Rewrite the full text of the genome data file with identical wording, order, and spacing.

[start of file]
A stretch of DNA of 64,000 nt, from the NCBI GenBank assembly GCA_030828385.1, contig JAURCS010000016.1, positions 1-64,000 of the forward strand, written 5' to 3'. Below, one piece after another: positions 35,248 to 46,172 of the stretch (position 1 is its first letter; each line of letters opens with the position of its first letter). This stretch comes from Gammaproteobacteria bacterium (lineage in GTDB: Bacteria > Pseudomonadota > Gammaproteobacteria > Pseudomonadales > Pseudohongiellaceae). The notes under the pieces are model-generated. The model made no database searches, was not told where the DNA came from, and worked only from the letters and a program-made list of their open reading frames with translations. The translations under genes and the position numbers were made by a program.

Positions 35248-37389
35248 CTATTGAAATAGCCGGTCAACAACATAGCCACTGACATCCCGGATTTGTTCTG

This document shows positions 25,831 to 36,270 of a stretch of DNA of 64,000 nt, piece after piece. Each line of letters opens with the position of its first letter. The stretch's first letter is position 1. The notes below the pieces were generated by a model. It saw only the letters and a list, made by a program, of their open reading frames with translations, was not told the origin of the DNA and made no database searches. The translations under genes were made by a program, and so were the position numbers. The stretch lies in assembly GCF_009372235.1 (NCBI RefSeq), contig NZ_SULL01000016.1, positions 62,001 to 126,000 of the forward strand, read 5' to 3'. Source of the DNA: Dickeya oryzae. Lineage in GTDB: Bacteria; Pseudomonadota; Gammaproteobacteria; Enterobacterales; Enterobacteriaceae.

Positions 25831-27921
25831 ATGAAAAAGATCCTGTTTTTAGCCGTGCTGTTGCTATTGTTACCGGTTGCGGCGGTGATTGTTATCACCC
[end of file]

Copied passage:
A stretch of DNA of 64,000 nt, from the NCBI GenBank assembly GCA_030828385.1, contig JAURCS010000016.1, positions 1-64,000 of the forward strand, written 5' to 3'. Below, one piece after another: positions 35,248 to 46,172 of the stretch (position 1 is its first letter; each line of letters opens with the position of its first letter). This stretch comes from Gammaproteobacteria bacterium (lineage in GTDB: Bacteria > Pseudomonadota > Gammaproteobacteria > Pseudomonadales > Pseudohongiellaceae). The notes under the pieces are model-generated. The model made no database searches, was not told where the DNA came from, and worked only from the letters and a program-made list of their open reading frames with translations. The translations under genes and the position numbers were made by a program.

Positions 35248-37389
35248 CTATTGAAATAGCCGGTCAACAACATAGCCACTGACATCCCGGATTTGTTCTG

This document shows positions 25,831 to 36,270 of a stretch of DNA of 64,000 nt, piece after piece. Each line of letters opens with the position of its first letter. The stretch's first letter is position 1. The notes below the pieces were generated by a model. It saw only the letters and a list, made by a program, of their open reading frames with translations, was not told the origin of the DNA and made no database searches. The translations under genes were made by a program, and so were the position numbers. The stretch lies in assembly GCF_009372235.1 (NCBI RefSeq), contig NZ_SULL01000016.1, positions 62,001 to 126,000 of the forward strand, read 5' to 3'. Source of the DNA: Dickeya oryzae. Lineage in GTDB: Bacteria; Pseudomonadota; Gammaproteobacteria; Enterobacterales; Enterobacteriaceae.

Positions 25831-27921
25831 ATGAAAAAGATCCTGTTTTTAGCCGTGCTGTTGCTATTGTTACCGGTTGCGGCGGTGATTGTTATCACCC